FIG. 2 is a representation of one embodiment of the solid cleanser holder (10) according to the invention wherein the textured film (110) continuously surrounds the solid cleanser (140) and is gathered and secured with a securing means (130) for substantially permanently holding the gathered textured film together.
FIG. 3 is a representation of one embodiment of the solid cleanser holder (10) according to the invention wherein the textured film (110) continuously surrounds the solid cleanser (140) and is in the form of a layered sheet sealed (130) on four sides.
FIG. 4 is a representation of one embodiment of the solid cleanser holder according to the invention wherein the solid cleanser holder further comprises a holding and/or hanging means made from a continuous piece of the textured film.
FIG. 5 is a representation of one embodiment of the solid cleanser holder according to the invention wherein the solid cleanser holder further comprises a holding and/or hanging means made from an attached piece of textured film.
FIG. 6 is a representation of an enlarged cross sectional view of the solid cleanser holder as taken along line 6—6 of FIG. 1 depicting two different textured films, with protuberances facing toward one another that are wrapped around the solid cleanser.
FIG. 7 is a representation of an enlarged cross sectional view of the protuberance as referenced by encircled area of FIG. 6.
FIG. 8 is a representation of a perspective view of a portion of one layer of apertured film wherein the apertures are protuberances.
FIG. 9 is a representation of a cross sectional view of a protuberance in a textured film which is a coextruded layer comprising at least two layers.
FIG. 10 is a representation of a cross sectional view similar to FIG. 6 depicting a solid cleaner holder comprising an inner substrate substantially covered by a textured film.
It is believed that one skilled in the art can, based upon the description herein, utilize the present invention to its fullest extent. The following specific embodiments are to be construed as merely illustrative, and not limitative of the remainder of the disclosure in any way whatsoever.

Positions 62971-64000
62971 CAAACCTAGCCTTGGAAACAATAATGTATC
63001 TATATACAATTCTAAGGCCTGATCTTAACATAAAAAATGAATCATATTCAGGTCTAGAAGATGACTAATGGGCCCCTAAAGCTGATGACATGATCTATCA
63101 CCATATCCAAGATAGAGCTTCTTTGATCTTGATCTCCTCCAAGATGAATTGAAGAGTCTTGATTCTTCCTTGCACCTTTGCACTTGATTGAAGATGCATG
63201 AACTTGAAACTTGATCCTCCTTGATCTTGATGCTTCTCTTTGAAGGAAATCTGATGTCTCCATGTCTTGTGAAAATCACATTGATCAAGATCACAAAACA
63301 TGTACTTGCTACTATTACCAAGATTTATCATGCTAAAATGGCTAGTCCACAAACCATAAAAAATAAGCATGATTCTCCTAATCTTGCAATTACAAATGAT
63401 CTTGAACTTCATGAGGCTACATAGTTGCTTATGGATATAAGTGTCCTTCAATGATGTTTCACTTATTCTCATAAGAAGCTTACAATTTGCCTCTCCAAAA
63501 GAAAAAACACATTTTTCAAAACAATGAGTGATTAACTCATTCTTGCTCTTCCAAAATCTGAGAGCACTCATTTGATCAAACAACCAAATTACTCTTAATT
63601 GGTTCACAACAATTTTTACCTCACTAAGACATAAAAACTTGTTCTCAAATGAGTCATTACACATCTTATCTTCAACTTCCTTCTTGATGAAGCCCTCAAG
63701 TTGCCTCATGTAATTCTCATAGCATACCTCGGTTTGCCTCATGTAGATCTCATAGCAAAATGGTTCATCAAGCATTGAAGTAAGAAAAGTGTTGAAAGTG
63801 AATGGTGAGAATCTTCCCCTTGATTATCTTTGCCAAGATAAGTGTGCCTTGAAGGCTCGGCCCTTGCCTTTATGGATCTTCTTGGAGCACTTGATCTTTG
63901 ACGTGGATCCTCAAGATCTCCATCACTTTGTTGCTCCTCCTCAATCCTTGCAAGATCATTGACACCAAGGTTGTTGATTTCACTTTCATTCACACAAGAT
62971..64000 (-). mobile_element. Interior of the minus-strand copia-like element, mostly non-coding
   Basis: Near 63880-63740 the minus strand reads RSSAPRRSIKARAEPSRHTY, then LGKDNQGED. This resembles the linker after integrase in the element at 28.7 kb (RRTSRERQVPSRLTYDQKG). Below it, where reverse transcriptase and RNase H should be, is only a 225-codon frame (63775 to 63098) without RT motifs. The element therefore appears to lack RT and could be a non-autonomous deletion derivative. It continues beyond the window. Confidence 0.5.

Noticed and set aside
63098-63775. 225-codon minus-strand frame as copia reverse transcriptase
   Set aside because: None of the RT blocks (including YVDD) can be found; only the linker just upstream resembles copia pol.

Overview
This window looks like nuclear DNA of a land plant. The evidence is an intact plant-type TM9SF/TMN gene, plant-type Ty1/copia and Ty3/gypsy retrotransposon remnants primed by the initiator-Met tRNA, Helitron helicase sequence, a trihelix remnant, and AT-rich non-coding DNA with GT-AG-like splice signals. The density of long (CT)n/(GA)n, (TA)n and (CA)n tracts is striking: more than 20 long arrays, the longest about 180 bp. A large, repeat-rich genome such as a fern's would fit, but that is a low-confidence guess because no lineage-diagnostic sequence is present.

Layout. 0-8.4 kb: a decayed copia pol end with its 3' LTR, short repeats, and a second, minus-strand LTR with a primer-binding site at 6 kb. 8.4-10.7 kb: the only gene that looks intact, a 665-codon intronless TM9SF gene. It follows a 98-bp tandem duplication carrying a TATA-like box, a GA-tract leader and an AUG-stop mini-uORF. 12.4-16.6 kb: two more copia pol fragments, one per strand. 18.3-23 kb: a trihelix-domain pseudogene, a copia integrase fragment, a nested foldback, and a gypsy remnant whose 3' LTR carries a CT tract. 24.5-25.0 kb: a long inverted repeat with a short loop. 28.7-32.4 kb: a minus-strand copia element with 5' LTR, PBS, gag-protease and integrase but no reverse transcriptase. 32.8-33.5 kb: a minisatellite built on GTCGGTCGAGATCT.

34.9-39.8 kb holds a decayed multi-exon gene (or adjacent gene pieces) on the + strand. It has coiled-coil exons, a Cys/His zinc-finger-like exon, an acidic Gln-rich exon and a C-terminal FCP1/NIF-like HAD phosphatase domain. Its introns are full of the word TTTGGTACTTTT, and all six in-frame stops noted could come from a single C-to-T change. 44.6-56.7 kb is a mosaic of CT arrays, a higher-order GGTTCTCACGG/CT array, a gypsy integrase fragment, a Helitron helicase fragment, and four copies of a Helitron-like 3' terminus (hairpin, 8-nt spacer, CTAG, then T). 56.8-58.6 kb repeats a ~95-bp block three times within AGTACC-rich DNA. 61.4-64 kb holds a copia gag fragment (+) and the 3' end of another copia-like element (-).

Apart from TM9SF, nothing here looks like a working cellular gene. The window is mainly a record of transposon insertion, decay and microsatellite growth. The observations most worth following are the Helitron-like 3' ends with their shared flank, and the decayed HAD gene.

Unless defined otherwise, all technical and scientific terms used herein have the same meaning as commonly understood by one of ordinary skill in the art to which the invention belongs. Also, all publications, patent applications, patents, and other references mentioned herein are incorporated by reference.
As discussed above, the invention relates to a solid cleanser holder comprising:
a. at least one textured film having texture variations including at least one aperture; and
b. a solid cleanser, wherein the at least one textured film surrounds the solid cleanser.
In a preferred embodiment, the at least one textured film is substantially permanently sealed around the solid cleanser.
As used herein, the term, “texture variations,” shall mean apertures (holes, slits or protuberances), debossments, or embossments in the film. By “textured film” it is meant any film with at least one texture variation. As used herein, “substantially permanently” means a period of time at least as long as the film of the solid cleanser holder is suitable for cleansing uses. By “protuberance” it is meant a texture variation in which there is a first hole in the film and a second hole in a different plane which is separated from but connected to the first hole by a continuous wall of film. See for example FIGS. 7 and 8. By “gathered,” it is meant to fold, pleat, smock, or any other known technique for pulling the film together into the desired shape. See for example, FIG. 2. The term, “nonwoven web,” shall mean a web of material that is formed without the aid of a knitting or a textile weaving process.
Examples of suitable textured films useful in the present invention include, but are not limited to, those comprised of polyolefins, cellulosics, polyurethanes, polyamides, polyesters, metallocene polyethylenes and blends and copolymers thereof. Preferably, the textured film is comprised of polyethylenes, polypropylenes, polyvinyl acetates, polyacrylates, polyvinyl chloride, polyvinylidine chloride, polyvinyl alcohol and blends and copolymers thereof, polyolefins, such as described, for example, by U.S. Pat. Nos. 4,456,570 and 4,535,020. Examples of suitable commercial perforated films include those available from Tredegar Film Products, Inc. under the tradename, VISPORE® from Polymer Group, Inc. under the tradename, RETICULON®, or from Guial Inc. under the tradename, VEOLE, with the VISPORE® film being preferred.
The texture variations of the textured films may be created in the films via known processes, see, e.g., U.S. Pat. Nos. 4,741,877; 3,929,135 and 3,394,211; 3,929,135; 3,394,211; 4,629,643 and 4,839,216 and European Patent Application No. 1,040,803.